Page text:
Saturday, January 5, 2013

Christmas, It's All About the Presence!

Another Christmas has come and gone. When you ask people about their Christmas, the gifts they received are often a big part of the conversation. A lot about Christmas revolves around presents. What are you getting? What did you give? Presents at Christmas remind us of God's present to us, His Son. Presents are fun, but they are not what Christmas is all about. Christmas is all about the presence.

The Bible tells us the savior would be called Immanuel which means God with us. What better way to describe Jesus. True God from all eternity puts aside his power and glory and leaves his heavenly home. Why? To join us here on earth. God truly was with us. This was God's original intent for us, that we would dwell with him. Adam and Eve knew God, they spent time with him. Sin caused a separation that no man could overcome. So Jesus came to once again dwell with us. But this did not end with his temporary time on earth. He came to restore what Adam and Eve had lost. He destroyed the sin that separates us from God. He came that we might be with Him. Jesus is Immanuel, not just on earth, but through eternity for those who believe. The presence of God that was lost in the garden was restored on the cross. Jesus promises that He will be with us always. We are not alone in our time on earth. He is with us and will be until that time that we join Him in heaven.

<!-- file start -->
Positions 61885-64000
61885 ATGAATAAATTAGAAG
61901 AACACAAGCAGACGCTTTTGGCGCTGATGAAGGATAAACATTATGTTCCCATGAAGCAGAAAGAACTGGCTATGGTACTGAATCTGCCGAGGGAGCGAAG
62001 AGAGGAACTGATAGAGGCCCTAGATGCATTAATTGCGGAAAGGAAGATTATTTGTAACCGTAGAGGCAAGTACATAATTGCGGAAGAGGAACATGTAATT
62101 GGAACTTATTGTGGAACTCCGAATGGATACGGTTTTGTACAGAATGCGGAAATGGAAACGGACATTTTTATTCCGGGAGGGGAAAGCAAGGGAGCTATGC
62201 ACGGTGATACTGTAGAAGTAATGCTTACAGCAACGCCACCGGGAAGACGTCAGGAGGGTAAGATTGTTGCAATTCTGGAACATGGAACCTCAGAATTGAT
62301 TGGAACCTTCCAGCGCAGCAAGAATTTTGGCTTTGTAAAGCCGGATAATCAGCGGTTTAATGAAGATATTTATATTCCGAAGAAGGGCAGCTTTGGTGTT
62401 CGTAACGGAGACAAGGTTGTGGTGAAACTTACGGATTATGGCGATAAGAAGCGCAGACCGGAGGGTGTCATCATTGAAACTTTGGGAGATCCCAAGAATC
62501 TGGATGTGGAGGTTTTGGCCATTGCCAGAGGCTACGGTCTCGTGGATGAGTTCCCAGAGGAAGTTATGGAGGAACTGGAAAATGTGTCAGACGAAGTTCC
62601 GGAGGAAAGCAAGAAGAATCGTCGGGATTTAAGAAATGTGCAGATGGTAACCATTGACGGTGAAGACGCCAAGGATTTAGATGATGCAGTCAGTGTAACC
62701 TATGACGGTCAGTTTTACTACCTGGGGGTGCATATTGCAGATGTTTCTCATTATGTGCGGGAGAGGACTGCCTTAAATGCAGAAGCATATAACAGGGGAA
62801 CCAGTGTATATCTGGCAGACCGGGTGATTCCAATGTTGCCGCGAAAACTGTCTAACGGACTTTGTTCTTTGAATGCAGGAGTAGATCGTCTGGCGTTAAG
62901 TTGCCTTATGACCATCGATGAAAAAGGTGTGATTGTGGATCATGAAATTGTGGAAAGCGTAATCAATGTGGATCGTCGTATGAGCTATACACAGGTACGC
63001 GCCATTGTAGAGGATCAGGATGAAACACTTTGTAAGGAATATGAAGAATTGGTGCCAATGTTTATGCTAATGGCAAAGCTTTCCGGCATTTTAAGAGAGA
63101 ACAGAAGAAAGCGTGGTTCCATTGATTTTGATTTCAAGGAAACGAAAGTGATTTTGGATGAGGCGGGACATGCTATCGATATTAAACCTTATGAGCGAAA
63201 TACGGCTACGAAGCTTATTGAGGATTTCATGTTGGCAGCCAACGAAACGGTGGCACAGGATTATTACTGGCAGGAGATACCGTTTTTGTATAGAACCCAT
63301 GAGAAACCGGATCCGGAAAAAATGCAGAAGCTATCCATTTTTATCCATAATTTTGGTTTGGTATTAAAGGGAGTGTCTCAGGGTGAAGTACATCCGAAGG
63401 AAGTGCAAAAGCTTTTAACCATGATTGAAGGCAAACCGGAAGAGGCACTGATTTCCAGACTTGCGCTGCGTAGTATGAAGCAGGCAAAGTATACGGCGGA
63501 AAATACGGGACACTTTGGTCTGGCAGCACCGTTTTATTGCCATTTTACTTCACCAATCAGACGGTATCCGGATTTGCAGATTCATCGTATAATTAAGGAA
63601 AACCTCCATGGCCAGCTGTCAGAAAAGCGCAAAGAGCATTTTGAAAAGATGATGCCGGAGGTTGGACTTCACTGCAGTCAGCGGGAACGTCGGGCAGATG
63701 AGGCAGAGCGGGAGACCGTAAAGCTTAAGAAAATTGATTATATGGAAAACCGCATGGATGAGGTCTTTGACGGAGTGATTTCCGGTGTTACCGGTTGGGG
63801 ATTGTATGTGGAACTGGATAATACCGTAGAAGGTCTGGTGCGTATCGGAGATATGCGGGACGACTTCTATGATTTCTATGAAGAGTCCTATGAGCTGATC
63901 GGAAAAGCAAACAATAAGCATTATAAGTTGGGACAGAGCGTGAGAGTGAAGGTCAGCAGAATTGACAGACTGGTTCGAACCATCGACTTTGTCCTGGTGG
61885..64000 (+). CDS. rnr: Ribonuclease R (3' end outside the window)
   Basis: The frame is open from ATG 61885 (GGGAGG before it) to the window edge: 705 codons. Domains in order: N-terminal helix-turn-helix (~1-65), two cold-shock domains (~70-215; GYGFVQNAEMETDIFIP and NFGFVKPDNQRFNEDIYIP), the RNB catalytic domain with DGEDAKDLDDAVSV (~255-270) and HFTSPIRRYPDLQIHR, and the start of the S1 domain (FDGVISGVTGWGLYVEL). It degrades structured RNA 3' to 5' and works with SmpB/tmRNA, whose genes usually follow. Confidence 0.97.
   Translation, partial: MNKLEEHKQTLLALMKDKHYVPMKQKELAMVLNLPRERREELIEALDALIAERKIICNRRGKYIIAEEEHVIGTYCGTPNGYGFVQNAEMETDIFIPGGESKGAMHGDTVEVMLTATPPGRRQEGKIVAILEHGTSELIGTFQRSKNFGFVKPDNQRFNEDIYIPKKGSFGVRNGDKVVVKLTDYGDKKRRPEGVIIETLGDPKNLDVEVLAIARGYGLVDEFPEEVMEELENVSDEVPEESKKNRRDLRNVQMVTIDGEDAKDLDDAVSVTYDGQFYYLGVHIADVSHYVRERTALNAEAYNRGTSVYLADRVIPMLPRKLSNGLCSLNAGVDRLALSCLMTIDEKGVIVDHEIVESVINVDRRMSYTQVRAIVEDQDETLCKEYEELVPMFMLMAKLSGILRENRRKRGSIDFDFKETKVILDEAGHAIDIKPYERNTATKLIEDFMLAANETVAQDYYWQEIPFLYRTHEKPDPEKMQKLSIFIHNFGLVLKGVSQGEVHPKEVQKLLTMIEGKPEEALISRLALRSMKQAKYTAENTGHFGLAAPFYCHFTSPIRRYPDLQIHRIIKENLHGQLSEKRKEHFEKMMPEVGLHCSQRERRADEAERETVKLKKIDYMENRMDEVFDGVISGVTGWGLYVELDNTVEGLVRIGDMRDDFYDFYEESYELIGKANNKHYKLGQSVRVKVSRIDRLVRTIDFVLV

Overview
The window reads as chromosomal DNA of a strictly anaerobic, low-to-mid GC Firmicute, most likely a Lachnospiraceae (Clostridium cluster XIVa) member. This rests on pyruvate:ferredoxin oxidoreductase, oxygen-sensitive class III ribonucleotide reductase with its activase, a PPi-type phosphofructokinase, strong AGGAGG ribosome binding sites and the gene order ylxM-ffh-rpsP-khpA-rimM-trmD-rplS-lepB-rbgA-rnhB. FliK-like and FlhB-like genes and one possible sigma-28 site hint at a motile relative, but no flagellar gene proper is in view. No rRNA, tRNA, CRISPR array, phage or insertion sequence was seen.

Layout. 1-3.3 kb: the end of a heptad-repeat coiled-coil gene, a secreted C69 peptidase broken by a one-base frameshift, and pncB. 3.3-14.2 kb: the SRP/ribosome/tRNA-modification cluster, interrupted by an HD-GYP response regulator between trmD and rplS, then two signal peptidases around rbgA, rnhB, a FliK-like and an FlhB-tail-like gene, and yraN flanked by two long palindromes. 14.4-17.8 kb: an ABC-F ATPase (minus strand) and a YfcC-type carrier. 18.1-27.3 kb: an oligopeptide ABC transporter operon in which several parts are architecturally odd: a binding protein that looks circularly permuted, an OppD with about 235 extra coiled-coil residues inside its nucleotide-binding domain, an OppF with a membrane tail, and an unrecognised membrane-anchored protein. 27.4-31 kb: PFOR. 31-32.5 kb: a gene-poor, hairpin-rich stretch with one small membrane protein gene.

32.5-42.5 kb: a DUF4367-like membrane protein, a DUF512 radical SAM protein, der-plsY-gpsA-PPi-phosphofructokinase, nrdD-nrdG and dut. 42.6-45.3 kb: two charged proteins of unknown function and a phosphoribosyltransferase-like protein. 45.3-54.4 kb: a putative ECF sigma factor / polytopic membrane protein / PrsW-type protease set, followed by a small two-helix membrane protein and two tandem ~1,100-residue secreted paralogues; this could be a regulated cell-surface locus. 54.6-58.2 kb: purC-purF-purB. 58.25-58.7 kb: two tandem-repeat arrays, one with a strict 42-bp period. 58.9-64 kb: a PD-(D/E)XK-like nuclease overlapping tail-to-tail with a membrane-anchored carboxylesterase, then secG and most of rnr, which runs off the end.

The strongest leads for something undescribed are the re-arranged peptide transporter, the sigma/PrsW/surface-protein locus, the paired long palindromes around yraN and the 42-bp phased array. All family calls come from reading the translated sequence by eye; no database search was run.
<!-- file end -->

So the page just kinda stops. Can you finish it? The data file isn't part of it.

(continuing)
While most people are focusing on the presents they recently got, we focus on the presence. God's presence among us through Jesus coming to earth and our eternal presence with Him through Jesus death and resurrection.

Sunday, December 23, 2012

Are You Ready

Are you ready for Christmas? This is a question you hear a lot this time of year. The answers you generally hear in response to this question focus on whether or not we have our shopping done, our decorations are up or our plans are set. Sometimes it seems like the last thing on our minds this time of year is Christ. Sure we may go to a Christmas church service. We may listen to or sing some Christmas hymns. But Christmas is generally void of Christ. We are thinking about gifts we are buying and gifts we are hoping to get. We are thinking about our decorations. We focus on our holiday plans, parties and traditions. We get caught up in the hustle and bustle of the holidays.